Methods for analysing card sort results

by Yeevon Ooi on 1 February 2011

Card sorting is one of the most fun methods in user research. People really enjoy organising things into groups according to how they'd like them to be categorised. It also gives them great satisfaction having the ability to see how information would be organised based on how they understand the world around them.

Analysing card sort results can sometimes be a daunting task. Whether it's going to be an easy or challenging process depends on: how many cards you have, the purpose of the card sort, the domain, the number of participants, and mostly, the time you have to get it done!

If you're using one of the purpose-built online card-sort software, you'll be able to download some graphs and charts to help you with your analysis. However, the question is, where do you start? In my opinion, there's no one way to analyse a card-sort, but I've identified some useful methods while analysing my card-sort findings and this article summarises them.

What you'll need

You'll need:

  • Sticky notes (post-its) of all colours, shapes and sizes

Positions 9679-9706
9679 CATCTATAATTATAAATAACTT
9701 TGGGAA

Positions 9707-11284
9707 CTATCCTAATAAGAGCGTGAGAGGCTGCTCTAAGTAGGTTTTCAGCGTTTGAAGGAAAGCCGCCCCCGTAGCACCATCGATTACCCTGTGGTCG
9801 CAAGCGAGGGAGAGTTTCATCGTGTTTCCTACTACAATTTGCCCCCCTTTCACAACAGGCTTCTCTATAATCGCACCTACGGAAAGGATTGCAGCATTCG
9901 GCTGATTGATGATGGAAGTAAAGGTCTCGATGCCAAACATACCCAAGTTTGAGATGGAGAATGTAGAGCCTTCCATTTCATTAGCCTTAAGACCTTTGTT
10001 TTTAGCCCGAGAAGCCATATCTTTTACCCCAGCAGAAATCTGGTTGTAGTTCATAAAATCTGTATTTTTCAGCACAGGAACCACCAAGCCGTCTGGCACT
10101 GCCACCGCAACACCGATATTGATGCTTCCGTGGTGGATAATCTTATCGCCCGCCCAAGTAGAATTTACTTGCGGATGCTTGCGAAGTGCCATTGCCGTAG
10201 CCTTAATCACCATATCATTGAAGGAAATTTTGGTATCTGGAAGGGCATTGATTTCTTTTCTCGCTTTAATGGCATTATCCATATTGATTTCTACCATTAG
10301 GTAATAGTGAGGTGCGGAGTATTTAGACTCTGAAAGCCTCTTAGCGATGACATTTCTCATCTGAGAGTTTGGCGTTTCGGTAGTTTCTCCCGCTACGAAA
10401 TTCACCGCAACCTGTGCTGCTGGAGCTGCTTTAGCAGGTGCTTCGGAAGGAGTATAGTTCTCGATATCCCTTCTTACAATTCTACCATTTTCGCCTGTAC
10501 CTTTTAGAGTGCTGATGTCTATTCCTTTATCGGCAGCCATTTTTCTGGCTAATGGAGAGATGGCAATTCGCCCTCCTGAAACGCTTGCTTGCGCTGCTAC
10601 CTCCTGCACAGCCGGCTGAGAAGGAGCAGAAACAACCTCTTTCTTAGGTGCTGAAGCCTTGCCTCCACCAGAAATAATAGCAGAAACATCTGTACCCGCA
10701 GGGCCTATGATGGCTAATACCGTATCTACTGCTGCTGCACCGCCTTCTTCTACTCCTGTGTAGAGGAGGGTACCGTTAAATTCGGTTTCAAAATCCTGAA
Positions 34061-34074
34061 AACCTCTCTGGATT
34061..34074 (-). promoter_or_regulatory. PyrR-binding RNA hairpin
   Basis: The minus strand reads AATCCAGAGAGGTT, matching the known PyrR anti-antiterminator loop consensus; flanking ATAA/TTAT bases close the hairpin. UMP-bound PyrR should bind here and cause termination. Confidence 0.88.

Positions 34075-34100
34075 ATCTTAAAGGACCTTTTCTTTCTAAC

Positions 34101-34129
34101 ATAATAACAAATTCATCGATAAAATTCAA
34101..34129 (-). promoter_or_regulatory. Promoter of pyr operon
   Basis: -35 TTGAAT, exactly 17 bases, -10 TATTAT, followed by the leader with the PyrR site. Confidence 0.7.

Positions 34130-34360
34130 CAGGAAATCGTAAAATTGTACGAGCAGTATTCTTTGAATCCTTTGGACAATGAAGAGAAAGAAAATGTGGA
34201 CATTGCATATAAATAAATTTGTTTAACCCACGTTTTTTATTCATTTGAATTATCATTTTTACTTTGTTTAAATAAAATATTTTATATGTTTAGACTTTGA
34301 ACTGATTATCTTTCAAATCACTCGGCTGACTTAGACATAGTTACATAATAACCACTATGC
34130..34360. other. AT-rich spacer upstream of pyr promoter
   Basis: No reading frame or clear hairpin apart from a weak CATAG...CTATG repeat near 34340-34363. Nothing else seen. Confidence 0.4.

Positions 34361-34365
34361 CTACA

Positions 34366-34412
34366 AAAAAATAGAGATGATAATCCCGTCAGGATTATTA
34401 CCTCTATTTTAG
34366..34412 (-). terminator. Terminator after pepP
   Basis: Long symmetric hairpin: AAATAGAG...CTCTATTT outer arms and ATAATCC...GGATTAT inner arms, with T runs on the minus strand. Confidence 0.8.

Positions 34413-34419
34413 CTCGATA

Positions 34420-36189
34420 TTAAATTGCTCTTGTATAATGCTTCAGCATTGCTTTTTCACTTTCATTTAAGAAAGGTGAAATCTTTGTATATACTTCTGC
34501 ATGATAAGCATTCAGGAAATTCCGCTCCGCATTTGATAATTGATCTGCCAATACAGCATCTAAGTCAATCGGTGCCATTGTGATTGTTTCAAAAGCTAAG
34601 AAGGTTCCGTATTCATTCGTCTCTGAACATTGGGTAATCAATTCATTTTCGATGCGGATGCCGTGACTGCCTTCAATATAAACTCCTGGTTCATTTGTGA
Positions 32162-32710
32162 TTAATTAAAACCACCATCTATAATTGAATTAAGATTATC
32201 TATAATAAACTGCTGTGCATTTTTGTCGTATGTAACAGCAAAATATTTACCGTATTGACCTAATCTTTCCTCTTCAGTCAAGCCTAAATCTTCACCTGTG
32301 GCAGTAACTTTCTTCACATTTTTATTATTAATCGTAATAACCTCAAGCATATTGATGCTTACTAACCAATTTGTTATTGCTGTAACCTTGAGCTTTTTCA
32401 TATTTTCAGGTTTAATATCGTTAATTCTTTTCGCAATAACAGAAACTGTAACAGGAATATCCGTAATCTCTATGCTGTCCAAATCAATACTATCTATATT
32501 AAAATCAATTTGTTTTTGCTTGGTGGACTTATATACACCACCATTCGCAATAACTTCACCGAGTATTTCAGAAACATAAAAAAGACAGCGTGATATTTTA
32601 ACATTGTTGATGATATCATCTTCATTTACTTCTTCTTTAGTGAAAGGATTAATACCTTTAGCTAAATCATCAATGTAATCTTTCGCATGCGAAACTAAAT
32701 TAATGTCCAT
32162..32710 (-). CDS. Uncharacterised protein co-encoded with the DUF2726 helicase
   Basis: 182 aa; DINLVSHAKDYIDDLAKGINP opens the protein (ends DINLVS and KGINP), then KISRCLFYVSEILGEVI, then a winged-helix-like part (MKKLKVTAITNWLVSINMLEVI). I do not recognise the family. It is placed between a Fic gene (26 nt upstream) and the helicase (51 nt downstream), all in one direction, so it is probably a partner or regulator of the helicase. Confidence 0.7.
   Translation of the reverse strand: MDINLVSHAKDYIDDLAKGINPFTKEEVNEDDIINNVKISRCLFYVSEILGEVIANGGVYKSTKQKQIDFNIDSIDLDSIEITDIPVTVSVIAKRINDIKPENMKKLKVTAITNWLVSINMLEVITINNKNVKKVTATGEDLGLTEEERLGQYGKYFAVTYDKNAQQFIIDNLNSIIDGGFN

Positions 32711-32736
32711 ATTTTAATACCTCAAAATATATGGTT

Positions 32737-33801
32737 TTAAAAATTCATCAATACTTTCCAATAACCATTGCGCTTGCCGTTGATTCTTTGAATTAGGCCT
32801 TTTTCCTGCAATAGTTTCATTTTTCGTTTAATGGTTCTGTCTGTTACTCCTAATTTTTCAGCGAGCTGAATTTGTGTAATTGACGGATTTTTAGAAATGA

• Colourful marker pens
  • Wall space or a massive piece of paper (or some sort of surface) for you to display your vast array of sticky notes

Preparation phase

To prepare, you should:

  • Write all your card labels on sticky notes with one sticky note per card label
  • Print out your tree graphs or dendograms, spreadsheets showing how often each card was placed with another item, the name of groups given by participants, and any other form of documentation that you've created while recording your findings

Ideally, you'd want to be within arms reach to all your different artefacts so that you can piece together items and their relationships to each other at a glance.

When that's done, let the messy process begin!

Creating the groups

Step 1

First, distinguish the cards which groupings you're very sure of (you'd know which these cards are since the beginning of your card sort sessions).

Tip: You can do this by moving these cards across to a different section and/or use a different type of sticky note to differentiate them from the rest of the cards. Also, don't worry about naming the group(s) at this point unless you're certain they'll definitely end up with that name.

Step 2

Next, start your 'objective analyses' by placing items that are most frequently grouped together within their respective groups. This will probably be based on any statistics you have available such as cluster analyses or tree graphs.